Why the best interface is just enough of an interface
6 minutes read
Like an awful lot of people, I got an Amazon Echo for Christmas (shown above). If you’re not familiar with Amazon Echos, they’re basically a range of smart speakers which allow you to converse with Alexa, Amazon’s ‘intelligent personal assistant’. Well, they say ‘intelligent’, she’s actually pretty stupid most of the time. I had visions of conversing with an all knowing super computer, like Captain Picard on the Starship Enterprise, when in reality it’s more like Basil Fawlty trying to have a conversation with Manuel, the hapless Spanish waiter from Fawlty Towers who understands next to no English. Sure, Alexa can recognise the words you’re saying most of the time, but she struggles if you don’t talk like a fellow machine and has little understanding of context. Voice user interfaces at the moment feel a little bit like command line interfaces that are simply spoken rather than typed. If you don’t know the syntax and dare to stray off the expect path, you can quickly tie your so-called ‘intelligent personal assistant’ into digital knots.
My new Echo also got me thinking about how much of an interface you actually need. The Echo dot that I have only has 4 buttons – 2 for the volume, one to switch listening off and another generic select button that I’m still not sure what it does. Yet for all its faults it’s an amazing little gadget. Want to know what the weather will be like today, ask Alexa. Want to know what’s going on in the world, ask Alexa. Want to know how old pop superstar and one time Neighbours actress Kylie Minogue is, ask Alexa (a barely believable 49). Alexa might not be top of the class when it comes to intelligence, but conversing with her does feel very natural.
The less interface, the better
You see, removing interfaces is generally a very good thing. Golden Krishna, author of the book ‘The best interface is no interface’ certainly agrees. He’s on a one-man crusade to slay unnecessary apps, superfluous screens, pointless clicks and tedious taps. He gives a great example in the book of a mobile app for a German car manufacturer that allows you to unlock your car using your mobile phone. Now on the face of it, that seems pretty cool. The only problem is that it takes a mind boggling 13 steps to actually unlock the car using the app. Now I’m all for digital products and services, but the last time I checked, a regular car key with remote locking and unlocking is an interface that works pretty damn well. As opposed to 13 steps, it takes only 2:
- Take key out of pocket or bag
- Press the unlock button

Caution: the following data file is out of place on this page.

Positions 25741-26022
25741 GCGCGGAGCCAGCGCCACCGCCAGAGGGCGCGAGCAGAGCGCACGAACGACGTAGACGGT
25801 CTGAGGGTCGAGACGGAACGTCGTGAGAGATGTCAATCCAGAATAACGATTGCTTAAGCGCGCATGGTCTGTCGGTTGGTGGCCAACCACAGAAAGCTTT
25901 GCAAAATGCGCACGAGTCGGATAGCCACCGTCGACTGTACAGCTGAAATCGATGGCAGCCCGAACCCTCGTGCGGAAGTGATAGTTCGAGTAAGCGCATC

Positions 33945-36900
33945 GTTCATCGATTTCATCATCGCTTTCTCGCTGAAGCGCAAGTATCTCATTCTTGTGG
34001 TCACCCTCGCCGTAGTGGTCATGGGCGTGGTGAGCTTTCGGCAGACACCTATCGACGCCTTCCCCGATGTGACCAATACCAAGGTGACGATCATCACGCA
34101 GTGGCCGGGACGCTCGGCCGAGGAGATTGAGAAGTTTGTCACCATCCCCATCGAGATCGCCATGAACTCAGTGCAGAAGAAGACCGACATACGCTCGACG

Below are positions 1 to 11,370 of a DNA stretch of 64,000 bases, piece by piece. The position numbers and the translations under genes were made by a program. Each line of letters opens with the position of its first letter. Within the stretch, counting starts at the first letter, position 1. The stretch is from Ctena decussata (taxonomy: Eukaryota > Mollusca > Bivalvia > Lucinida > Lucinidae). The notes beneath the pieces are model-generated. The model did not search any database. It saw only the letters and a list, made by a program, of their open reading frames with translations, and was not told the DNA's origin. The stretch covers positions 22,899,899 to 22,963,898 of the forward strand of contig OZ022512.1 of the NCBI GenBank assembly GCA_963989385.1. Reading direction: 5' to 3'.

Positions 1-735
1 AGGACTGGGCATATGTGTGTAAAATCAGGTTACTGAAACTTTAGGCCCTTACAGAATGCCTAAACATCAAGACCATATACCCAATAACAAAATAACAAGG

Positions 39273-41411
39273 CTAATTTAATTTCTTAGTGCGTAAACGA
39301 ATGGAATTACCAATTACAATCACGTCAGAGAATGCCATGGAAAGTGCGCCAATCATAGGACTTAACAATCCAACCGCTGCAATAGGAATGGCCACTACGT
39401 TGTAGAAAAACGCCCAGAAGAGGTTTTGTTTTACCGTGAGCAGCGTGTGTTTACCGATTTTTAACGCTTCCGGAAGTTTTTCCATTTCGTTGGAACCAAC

Even better, consider keyless entry using a smart key (incidentally, why is it called keyless entry when you still need a key? Weird). You walk up, the car realises that you have the key and unlocks the doors like an obedient butler. We’ve come down from 13 steps to no steps at all. You see, the less interface, the better.
However, despite the title of Golden Krishna’s book (‘The best interface, is no interface’), in my opinion the best interface isn’t no interface, it’s just enough of an interface. Let me explain why.
The problem with no interface
Having no interface, or at least next to no interface sounds great, but in reality this can cause as many problems for users as it hopes to solve. Take keyless entry for example. I used to have keyless entry for a Mazda 6. It was great in so much as I didn’t have to get the key out of my pocket to be able to get into the car. However, I was never really sure whether the car was locked, because if you tried a door handle whilst being in possession of the smart key, the car would unlock. You’d get into this infinite loop of locking, checking, inadvertently unlocking when checking, locking, checking, inadvertently unlocking. In the end, I just had to trust that the car was locked, or put the key down somewhere whilst I checked (and invariably then forget where I put it down). What was needed was an additional status indicator to show that the car was locked. For example, the wing mirrors automatically folding in. It wasn’t no interface that was required, it was just enough of an interface.
Just enough of an interface
What is just enough of an interface? It’s stripping an interface back to the bare minimum required to support the jobs and tasks that users need to accomplish. It’s removing any unnecessary screens, pointless clicks, superfluous swipes and tedious taps. It’s allowing users to focus on their job to be done, rather than having to focus on using an interface.